Last week, GE tapped Michael Pilot, CEO of its equipment finance unit, to become head of ad sales — a job that puts him in control of a substantial portion of national TV ad inventory on both broadcast and cable.
The move thrusts a media outsider into a famously clubby business, where billion-dollar ad deals are closed on a handshake and many execs have known one another since they started out on the ground floor of agencies.
But Pilot may be the shot of adrenalin that NBC needed.
While sales at the other broadcast nets are directed by ad-industry lifers, some say the relationships are overrated and traditions are increasingly a hindrance in a world of TiVo, iTunes, Slingbox and YouTube. As for Pilot’s lack of background, one media buyer says it’s irrelevant: Great shows sell themselves.
Pilot, 44, is undergoing a crash course in the media, as well as in the culture of NBC U. Still, he thinks skills he picked up in 22 years at GE aren’t irrelevant to the task ahead.
“I am new to media but not new to sales, and there are things about sales that do transfer from industry to industry,” Pilot tells Variety. “It’s not that you want to see GE culture come in and overwhelm the media culture of NBC. You want to take what is good about the process and import it.”
Pilot is in control of sales at NBC, Telemundo, USA, Bravo,
Sci Fi and MSNBC, with a plan to “bring them to market as a portfolio.” That means he will have a big impact on the broadcast and cable upfront talks when they begin next spring.
Ad sales is the main revenue-driver for NBC U, and the one most under challenge by new technologies and changing consumer habits. In this context, having no background in media might even be a key asset.
“We’re in a period of change, and I think coming in and looking at things, bringing in new ideas, bringing new strategies will allow us to think differently,” says NBC U TV topper Jeff Zucker, to whom Pilot will report.
Zucker made emerging digital businesses the theme at NBC’s May upfront sales presentation, but the perception on Madison Avenue was that the network sales operation lagged others in terms of giving advertisers high-value opportunities beyond the 30-second spot.
A study of agencies and hundreds of top advertisers conducted by media analyst Jack Myers found that NBC ranked lower than the other nets in terms of perceived value of “non-traditional ad opportunities.”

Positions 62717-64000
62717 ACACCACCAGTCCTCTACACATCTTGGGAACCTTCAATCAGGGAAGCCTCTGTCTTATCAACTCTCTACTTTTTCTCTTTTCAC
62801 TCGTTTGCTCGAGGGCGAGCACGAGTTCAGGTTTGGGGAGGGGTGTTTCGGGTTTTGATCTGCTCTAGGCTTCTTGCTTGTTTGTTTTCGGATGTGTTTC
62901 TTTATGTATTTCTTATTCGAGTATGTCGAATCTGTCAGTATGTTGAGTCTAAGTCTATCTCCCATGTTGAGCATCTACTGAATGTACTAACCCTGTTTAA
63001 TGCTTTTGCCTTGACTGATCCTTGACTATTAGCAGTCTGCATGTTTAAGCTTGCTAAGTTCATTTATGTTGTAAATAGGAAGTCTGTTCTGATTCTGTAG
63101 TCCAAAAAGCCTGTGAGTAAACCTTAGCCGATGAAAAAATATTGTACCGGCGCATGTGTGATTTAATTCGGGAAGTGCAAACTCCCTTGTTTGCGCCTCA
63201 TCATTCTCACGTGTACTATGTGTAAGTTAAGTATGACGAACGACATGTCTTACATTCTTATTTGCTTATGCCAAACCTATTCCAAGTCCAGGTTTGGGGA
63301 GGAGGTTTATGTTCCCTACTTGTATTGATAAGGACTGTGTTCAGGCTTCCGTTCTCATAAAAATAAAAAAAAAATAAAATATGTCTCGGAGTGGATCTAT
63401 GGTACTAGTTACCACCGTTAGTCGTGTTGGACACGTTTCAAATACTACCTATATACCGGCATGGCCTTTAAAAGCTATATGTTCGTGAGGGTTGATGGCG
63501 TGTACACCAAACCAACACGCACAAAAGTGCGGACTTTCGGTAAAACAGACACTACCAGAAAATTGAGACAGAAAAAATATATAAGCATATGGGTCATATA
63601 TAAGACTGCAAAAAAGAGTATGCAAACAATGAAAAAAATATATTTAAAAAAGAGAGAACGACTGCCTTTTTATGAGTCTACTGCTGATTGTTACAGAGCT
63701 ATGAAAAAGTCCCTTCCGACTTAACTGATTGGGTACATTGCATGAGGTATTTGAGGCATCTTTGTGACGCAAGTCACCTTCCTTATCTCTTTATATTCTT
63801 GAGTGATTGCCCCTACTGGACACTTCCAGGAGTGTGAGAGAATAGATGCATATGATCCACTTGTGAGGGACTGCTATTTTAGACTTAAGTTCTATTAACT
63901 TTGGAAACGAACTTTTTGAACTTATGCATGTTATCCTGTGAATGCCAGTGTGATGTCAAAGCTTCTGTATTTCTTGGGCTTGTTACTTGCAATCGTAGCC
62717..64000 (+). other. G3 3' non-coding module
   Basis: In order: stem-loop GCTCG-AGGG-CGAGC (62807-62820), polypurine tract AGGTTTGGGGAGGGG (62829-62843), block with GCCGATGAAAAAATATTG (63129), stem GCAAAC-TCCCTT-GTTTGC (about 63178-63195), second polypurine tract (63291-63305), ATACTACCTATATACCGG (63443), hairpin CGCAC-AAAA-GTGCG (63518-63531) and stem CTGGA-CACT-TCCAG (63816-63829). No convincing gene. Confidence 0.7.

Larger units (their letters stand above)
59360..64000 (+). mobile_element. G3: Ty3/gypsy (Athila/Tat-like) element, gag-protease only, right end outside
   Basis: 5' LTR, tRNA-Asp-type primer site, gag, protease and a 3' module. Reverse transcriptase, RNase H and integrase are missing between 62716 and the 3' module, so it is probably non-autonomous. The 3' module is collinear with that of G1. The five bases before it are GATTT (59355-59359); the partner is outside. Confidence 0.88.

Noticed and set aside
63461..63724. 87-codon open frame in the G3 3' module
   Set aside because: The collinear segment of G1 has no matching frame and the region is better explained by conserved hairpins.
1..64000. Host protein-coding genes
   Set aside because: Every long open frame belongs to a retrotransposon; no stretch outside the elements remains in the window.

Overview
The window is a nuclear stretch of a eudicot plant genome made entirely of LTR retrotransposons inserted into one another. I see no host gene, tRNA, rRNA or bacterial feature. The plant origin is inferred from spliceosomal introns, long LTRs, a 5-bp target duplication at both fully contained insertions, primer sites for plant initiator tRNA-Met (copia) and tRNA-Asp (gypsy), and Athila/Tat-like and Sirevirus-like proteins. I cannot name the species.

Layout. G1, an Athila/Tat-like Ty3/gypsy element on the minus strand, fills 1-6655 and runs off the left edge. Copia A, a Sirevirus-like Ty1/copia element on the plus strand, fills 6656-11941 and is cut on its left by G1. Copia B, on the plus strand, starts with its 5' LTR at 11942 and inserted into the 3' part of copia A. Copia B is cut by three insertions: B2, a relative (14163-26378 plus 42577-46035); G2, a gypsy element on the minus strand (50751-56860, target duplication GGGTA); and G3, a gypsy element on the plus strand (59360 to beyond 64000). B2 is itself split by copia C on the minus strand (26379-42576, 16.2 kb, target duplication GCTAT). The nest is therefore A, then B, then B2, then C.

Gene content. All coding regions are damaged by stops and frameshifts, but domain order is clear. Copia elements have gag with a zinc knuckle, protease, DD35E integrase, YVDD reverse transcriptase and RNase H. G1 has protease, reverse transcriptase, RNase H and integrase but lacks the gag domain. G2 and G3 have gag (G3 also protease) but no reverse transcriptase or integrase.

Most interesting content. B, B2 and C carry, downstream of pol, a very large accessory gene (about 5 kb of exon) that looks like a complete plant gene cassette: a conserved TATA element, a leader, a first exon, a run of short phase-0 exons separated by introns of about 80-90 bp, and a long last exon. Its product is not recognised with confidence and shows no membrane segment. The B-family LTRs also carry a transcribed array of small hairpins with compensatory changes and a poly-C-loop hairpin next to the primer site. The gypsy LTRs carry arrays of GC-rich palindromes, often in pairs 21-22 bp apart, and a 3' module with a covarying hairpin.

“There was the perception that the broadcast network didn’t embrace the digital age and wasn’t up to par with the other networks,” Myers says.
That, he says, is a strong argument for letting an outsider have a crack at the problem.
“I think it’s pretty inspired,” he says. “It’s an acknowledgement that the ad business needs to break away from that old-boy mentality and drill down into some hard analysis of how it’s going to grow beyond the 2%-3% that everyone is predicting.”
The good news for Pilot is that for the first time in three years, NBC’s narrative is one of growth, not decline. Two years ago, NBC suffered a near billion-dollar decline in ad dollars when it went from first to fourth place in the ratings. Last spring it was able to at least stanch the bleeding.
But with “Heroes” a hit, “Sunday Night Football” in kick mode and a rejuvenated Thursday lineup of comedies, the ratings race looks to be far closer than last season. If ratings hold, NBC could enter the upfronts with franchises with significant upside, a huge reversal from the past two years.
“NBC has turned a corner this year and the money will follow the eyeballs and the good shows,” says Andy Donchin, director of national broadcast at media buying firm Carat USA.
Of course, it’s not going to be easy. In the short term, Pilot has already had to endure his share of Jack Donaghy jokes.
On NBC’s “30 Rock,” Alec Baldwin plays Donaghy, a GE exec who invented the fictional three-way “trivection” microwave oven, who’s sent to the network to bring “a third heat” to a latenight sketchcom on the National Broadcasting System. One recent bit of dialogue: “Do you know why Jack Welch is the greatest leader since the Pharaohs?”
And Pilot is aware that he’s not the first to move from the Connecticut-based GE to NBC; he joins a wave of imports working to apply the conglom’s process-oriented ways to media.
Bob Wright, then head of GE’s plastics division, got off to a shaky start when he was tapped by Welch to replace network legend Grant Tinker in 1986.
“They didn’t know why you had to pay so much for stars or so much for anchors when anyone could do the job,” says former NBC News prexy Laurence Grossman, who feuded with Welch and left the network two years later.
Over the course of two decades, Wright has earned high marks for helping the network attain its “Must-See” heights, getting into cable and buying a Hollywood studio.
But other GE stars have made their way to 30 Rock, only to scurry back with less fanfare.
A GE financial wiz, former GE Capital exec Deborah Reif was named president of NBC U Digital Media in 2004. A year later she returned to GE, to be replaced at NBC by Beth Comstock, a GE exec who had a long background at NBC, and could better navigate its corridors.
Pilot says his first 30 to 60 days on the job will be about learning the business, getting to know NBC U’s sales force and meeting with clients.
What could fresh eyes do in an industry like this?
“We have a chance to try that here at NBC,” Pilot says. “We’re doing this with a clear sheet of paper: It’s going to be the beginning of some really interesting discussions.”